Jeffrey C. King (2013). Supplementives, the Coordination Account, and Conflicting Intentions. Philosophical Perspectives 27 (1):288-311.
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  12. Jeffrey C. King (2013). On Fineness of Grain. Philosophical Studies 163 (3):763-781.
    A central job for propositions is to be the objects of the attitudes. Propositions are the things we doubt, believe and suppose. Some philosophers have thought that propositions are sets of possible worlds. But many have become convinced that such an account individuates propositions too coarsely. This raises the question of how finely propositions should be individuated. An account of how finely propositions should be individuated on which they are individuated very finely is sketched. Objections to the effect that the (...)
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  13. Jeffrey C. King (2013). Propositional Unity: What's the Problem, Who has It and Who Solves It? Philosophical Studies 165 (1):71-93.
    At least since Russell’s influential discussion in The Principles of Mathematics, many philosophers have held there is a problem that they call the problem of the unity of the proposition. In a recent paper, I argued that there is no single problem that alone deserves the epithet the problem of the unity of the proposition. I there distinguished three problems or questions, each of which had some right to be called a problem regarding the unity of the (...)
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  14. Jeffrey C. King (2002). Designating Propositions. Philosophical Review 111 (3):341-371.
  15.  66
    Jeffrey C. King (2008). Complex Demonstratives, QI Uses, and Direct Reference. Philosophical Review 117 (1):99-117.
    result from combining the determiners `this' or `that' with syntactically simple or complex common noun phrases such as `woman' or `woman who is taking her skis off'. Thus, `this woman', and `that woman who is taking her skis off' are complex demonstratives. There are also plural complex demonstratives such as `these skis' and `those snowboarders smoking by the gondola'. My book Complex Demonstratives: A Quantificational Account argues against what I call the direct reference account of complex demonstratives (henceforth DRCD) and (...)
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  16.  38
    J. Charles King (1980). A Rationale for Punishment. Journal of Libertarian Studies 4 (2):151-154.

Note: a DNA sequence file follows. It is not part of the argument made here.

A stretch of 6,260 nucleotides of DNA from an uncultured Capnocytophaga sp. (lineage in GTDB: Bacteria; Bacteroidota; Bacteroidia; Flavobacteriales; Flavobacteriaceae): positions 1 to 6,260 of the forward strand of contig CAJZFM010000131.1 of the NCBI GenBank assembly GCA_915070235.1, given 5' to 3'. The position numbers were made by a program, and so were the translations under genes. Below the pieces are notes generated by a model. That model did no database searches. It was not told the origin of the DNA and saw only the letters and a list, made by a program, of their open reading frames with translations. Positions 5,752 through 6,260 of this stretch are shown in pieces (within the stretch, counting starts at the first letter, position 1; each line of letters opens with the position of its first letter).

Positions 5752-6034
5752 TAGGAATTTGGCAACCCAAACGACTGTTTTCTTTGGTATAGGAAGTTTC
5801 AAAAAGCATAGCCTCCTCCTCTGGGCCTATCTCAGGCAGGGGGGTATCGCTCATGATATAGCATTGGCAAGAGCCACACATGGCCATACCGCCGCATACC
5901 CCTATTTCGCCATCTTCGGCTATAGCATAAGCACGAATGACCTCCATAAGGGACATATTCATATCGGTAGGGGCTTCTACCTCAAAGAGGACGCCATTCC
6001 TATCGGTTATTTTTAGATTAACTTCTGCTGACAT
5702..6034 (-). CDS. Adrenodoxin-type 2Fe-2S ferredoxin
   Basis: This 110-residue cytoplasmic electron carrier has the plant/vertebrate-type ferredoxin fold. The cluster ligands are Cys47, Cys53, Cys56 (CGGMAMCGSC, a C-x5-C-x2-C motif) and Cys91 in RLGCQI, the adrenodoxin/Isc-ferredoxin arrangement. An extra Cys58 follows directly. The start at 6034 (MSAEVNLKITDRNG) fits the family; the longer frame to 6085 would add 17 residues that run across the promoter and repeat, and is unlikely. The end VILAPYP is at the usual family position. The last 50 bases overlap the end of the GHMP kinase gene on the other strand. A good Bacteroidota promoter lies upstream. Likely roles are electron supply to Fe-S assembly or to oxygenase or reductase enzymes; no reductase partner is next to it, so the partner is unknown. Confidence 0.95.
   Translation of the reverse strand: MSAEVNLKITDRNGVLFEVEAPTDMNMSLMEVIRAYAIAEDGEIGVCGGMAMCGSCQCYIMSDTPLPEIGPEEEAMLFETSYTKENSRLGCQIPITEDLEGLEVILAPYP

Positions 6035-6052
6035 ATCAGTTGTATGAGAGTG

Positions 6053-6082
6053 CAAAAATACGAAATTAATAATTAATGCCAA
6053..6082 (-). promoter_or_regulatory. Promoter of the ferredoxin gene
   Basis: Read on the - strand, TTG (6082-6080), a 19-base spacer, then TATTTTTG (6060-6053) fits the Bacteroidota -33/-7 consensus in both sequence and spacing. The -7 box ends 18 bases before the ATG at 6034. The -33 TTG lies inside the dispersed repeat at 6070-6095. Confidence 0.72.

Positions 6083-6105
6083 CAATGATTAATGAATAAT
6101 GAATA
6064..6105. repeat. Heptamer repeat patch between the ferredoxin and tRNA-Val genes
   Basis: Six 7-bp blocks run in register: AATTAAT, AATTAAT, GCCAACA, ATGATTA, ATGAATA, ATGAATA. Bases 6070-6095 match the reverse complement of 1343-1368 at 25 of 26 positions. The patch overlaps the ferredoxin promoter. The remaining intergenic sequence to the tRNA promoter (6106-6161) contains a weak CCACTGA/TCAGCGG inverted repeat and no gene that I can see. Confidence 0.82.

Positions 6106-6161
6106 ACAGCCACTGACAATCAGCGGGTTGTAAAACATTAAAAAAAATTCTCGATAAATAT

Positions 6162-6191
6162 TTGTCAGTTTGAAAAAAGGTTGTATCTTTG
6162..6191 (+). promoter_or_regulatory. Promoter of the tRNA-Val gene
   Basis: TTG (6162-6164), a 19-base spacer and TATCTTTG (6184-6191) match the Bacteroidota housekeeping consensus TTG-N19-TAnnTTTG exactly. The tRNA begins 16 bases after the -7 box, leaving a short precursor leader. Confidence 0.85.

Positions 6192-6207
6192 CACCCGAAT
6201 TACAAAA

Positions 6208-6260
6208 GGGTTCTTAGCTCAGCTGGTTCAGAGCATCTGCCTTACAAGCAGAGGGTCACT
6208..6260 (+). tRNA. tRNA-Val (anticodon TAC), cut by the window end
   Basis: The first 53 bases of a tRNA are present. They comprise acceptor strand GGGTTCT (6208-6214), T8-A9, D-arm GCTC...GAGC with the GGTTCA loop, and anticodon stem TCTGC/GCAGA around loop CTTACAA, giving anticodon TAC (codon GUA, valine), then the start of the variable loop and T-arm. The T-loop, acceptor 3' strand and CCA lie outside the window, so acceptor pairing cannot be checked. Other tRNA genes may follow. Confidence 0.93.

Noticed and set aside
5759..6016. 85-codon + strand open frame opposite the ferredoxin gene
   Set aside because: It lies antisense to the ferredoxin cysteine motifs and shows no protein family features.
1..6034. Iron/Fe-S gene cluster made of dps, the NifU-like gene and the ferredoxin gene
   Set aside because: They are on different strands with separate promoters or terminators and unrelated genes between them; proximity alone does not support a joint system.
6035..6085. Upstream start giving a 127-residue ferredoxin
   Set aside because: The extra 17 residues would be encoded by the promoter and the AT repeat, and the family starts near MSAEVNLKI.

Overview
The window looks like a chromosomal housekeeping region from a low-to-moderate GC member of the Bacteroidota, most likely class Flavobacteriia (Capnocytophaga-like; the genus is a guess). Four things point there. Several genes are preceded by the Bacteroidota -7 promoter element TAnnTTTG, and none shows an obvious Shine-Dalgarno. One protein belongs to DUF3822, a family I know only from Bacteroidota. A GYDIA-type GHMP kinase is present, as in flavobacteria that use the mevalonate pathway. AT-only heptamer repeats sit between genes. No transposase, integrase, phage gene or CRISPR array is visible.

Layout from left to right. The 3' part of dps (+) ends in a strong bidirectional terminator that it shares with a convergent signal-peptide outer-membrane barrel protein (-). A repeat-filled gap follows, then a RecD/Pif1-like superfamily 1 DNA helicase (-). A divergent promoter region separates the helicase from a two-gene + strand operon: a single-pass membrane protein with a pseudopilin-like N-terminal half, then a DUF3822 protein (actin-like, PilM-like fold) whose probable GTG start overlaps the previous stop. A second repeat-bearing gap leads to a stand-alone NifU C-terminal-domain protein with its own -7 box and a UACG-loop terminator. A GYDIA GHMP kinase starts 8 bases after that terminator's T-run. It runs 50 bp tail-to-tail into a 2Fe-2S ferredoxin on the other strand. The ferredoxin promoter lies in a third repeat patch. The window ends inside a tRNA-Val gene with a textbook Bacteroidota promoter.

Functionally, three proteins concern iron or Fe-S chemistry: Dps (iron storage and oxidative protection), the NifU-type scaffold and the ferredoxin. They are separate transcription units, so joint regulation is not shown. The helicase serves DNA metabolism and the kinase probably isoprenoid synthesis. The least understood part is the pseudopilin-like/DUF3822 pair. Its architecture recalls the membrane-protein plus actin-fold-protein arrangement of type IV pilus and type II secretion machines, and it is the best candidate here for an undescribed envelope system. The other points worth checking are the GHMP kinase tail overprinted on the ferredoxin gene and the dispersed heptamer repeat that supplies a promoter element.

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  17. Jeffrey C. King (2007). What in the World Are the Ways Things Might Have Been? [REVIEW] Philosophical Studies 133 (3):443 - 453.
    Robert Stalnaker is an actualist who holds that merely possible worlds are uninstantiated properties that might have been instantiated. Stalnaker also holds that there are no metaphysically impossible worlds: uninstantiated properties that couldn't have been instantiated. These views motivate Stalnaker's "two dimensional" account of the necessary a posteriori on which there is no single proposition that is both necessary and a posteriori. For a (metaphysically) necessary proposition is true in all (metaphysically) possible worlds. If there were necessary a posteriori propositions, (...)
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  18.  71
    Jeffrey C. King (2006). Singular Terms, Reference and Methodology in Semantics. Philosophical Issues 16 (1):141–161.
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  19.  30
    Jeffrey C. King (2006). Semantics for Monists. Mind 115 (460):1023-1058.
    Assume that the only thing before you is a statue made of some alloy. Call those who think that there is one thing before you in such a case monists. Call those who think there are at least two things before you in such a case pluralists. The most common arguments for pluralism run as follows. The statue is claimed to have some property P that the piece of alloy lacks (or vice versa), and hence it is concluded that they (...)
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  20.  93
    Jeffrey King (1996). Structured Propositions and Sentence Structure. Journal of Philosophical Logic 25 (5):495 - 521.
    It is argued that taken together, two widely held claims ((i) sentences express structured propositions whose structures are functions of the structures of sentences expressing them; and (ii) sentences have underlying structures that are the input to semantic interpretation) suggest a simple, plausible theory of propositional structure. According to this theory, the structures of propositions are the same as the structures of the syntactic inputs to semantics they are expressed by. The theory is defended against a variety of objections.